January 11, 2010

How Tibet was sold out for a fistful of pounds and a few dollars more

Last week, Christopher Booker, columnist at the Sunday Times, reported on “the strange eagerness” of the Foreign and Commonwealth Office “to appease the murderous regime in Tehran.” But now we have learned that David Milliband’s appeasement of Tehran has a strong precedent,

Another example of the FCO's willingness to kowtow to nasty regimes has been flagged up in another newspaper, where a columnist researching ahead of a recent visit to China came across a remarkable statement from the Foreign Secretary, David Miliband, slipped out on the FCO website on October 29 2008, just before representatives of the Dalai Lama were due to hold talks in Beijing on the future of Tibet.
Buried in the statement was Britain's recognition for the first time that, like "all other members of the EU… we regard Tibet as part of the People's Republic of China".

It’s just what Barack Obama said last November, soon after his meeting with China’s president Hu Jintao. Unfortunately, the “recognition” has become a very popular motto in the language of international relations, since in a diplomatic note to Beijing issued one month ago by the Danish government it was made clear that Denmark—ruled by a center-right coalition—would oppose Tibetan independence and carefully considered China’s reaction before inviting the Dalai Lama again.

So, apparently it all started from David Miliband, the would be leader of the Labour party (and possibly Prime Minister of the UK), and above all the Foreign Secretary of a country which for over a hundred years has studiously not conceded that Tibet is part of China. He even apologized that Britain had not done so earlier… As Robert Barnett, the director of the Modern Tibetan Studies Program at Columbia University, wrote in November 25, 2008 New York Times,

The British concession to China last month was buried within a public statement calling on Beijing to grant autonomy in Tibet, leading some to accuse the British government of hypocrisy. It is more worrying if it was a miscalculation. The statement was released two days before the Dalai Lama's envoys began the eighth round of talks with Beijing on their longstanding request for greater autonomy, apparently because the British believed - or had been told - that their giveaway to Beijing would relax the atmosphere and so encourage China to make concessions to the Dalai Lama.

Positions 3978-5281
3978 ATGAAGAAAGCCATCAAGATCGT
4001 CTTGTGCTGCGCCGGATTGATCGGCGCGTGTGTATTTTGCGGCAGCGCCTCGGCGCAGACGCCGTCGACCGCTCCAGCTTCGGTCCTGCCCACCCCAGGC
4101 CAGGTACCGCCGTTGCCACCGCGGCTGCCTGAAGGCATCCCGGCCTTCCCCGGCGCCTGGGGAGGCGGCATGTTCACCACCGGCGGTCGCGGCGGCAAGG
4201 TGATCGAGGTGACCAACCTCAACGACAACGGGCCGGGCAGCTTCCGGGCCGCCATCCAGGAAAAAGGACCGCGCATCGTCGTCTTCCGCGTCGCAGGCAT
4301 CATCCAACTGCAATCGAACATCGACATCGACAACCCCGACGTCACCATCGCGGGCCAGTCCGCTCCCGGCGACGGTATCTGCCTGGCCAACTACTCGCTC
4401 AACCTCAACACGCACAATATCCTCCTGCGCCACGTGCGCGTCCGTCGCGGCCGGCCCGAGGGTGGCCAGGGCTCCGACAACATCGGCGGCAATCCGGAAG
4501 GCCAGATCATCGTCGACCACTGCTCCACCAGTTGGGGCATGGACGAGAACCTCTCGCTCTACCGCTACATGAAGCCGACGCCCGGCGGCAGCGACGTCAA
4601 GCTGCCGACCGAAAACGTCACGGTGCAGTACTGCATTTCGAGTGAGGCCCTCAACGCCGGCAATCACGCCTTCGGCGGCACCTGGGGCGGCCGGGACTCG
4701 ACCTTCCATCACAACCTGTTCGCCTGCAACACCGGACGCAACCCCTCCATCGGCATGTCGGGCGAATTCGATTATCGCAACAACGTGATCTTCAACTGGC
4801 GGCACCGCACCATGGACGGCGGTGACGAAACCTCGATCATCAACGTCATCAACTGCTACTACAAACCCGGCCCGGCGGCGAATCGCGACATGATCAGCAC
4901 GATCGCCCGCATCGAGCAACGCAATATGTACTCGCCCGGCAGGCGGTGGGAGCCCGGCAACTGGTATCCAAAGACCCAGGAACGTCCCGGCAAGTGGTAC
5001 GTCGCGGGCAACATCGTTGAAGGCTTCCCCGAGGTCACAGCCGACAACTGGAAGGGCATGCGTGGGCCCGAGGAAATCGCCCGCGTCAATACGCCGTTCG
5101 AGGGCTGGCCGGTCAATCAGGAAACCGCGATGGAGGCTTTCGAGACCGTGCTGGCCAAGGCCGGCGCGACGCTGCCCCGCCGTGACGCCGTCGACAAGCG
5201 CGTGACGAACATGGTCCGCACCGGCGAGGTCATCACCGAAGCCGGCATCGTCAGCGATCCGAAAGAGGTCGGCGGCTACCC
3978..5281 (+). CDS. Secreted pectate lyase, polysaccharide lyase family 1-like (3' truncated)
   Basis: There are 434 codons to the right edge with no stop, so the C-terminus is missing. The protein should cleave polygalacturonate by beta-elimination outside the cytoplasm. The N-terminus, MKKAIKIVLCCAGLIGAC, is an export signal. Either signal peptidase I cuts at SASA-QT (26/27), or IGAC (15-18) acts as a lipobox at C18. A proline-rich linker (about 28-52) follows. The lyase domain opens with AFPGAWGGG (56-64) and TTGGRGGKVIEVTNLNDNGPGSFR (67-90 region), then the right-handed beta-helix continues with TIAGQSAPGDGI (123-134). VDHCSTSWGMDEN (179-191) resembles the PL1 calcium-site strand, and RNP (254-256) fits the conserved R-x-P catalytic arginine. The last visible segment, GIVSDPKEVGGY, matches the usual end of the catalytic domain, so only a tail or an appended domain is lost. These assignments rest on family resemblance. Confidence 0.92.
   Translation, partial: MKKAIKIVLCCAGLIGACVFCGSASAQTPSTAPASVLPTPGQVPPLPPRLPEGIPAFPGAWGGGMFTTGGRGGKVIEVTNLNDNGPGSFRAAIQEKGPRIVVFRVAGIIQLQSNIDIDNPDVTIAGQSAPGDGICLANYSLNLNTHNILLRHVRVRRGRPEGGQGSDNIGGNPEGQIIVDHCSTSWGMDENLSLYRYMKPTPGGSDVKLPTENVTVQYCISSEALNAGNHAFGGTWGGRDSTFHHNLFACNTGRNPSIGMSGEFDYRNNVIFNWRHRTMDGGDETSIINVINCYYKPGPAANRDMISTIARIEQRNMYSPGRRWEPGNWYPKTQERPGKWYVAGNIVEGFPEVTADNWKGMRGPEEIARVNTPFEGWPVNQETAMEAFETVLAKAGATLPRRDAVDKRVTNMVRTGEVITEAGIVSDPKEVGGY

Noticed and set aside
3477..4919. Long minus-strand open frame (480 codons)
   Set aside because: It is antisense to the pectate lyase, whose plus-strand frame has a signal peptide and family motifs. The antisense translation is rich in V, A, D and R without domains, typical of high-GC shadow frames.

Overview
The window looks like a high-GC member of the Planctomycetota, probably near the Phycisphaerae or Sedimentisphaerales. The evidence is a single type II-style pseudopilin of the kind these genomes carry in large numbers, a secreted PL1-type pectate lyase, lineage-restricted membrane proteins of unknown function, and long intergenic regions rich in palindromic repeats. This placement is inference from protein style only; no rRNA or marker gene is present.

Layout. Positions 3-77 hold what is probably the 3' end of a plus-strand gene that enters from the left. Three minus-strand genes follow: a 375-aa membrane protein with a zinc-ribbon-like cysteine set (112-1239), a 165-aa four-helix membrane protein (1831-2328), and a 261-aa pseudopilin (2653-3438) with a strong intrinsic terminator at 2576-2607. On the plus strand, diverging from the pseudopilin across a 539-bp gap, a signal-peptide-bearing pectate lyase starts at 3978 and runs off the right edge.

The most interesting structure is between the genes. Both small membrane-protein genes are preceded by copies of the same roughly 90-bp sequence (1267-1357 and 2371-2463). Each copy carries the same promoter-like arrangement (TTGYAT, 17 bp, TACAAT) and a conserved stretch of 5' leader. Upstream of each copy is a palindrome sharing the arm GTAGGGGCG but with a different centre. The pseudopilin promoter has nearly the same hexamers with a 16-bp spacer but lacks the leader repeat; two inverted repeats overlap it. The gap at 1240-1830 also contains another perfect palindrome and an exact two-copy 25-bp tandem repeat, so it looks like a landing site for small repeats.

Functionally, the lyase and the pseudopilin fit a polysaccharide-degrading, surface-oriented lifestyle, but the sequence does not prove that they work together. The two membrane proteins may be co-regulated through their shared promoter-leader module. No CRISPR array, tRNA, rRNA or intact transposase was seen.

The result was the opposite. On Nov. 10, China issued a damning attack on the exile leader, saying his autonomy plan amounted to ethnic cleansing, disguised independence and the reintroduction of serfdom and theocracy. The only thing that China will henceforth discuss with the exiles is the Dalai Lama's personal status, meaning roughly which luxury residence he can retire to in Beijing.

Barnett also reported that

The official press in China has gleefully attributed European concessions on Tibet to the financial crisis. "Of course these European countries are at this time not collectively changing their tune because their conscience has gotten the better of them," announced The International Herald Leader, a government-owned paper in Beijing, on Nov. 7. It added that the financial crisis "has made it impossible for them not to consider the 'cost problem' in continuing to 'aid Tibetan independence' and anger China. After all, compared to the Dalai, to as quickly as possible pull China onto Europe's rescue boat is even more important and urgent."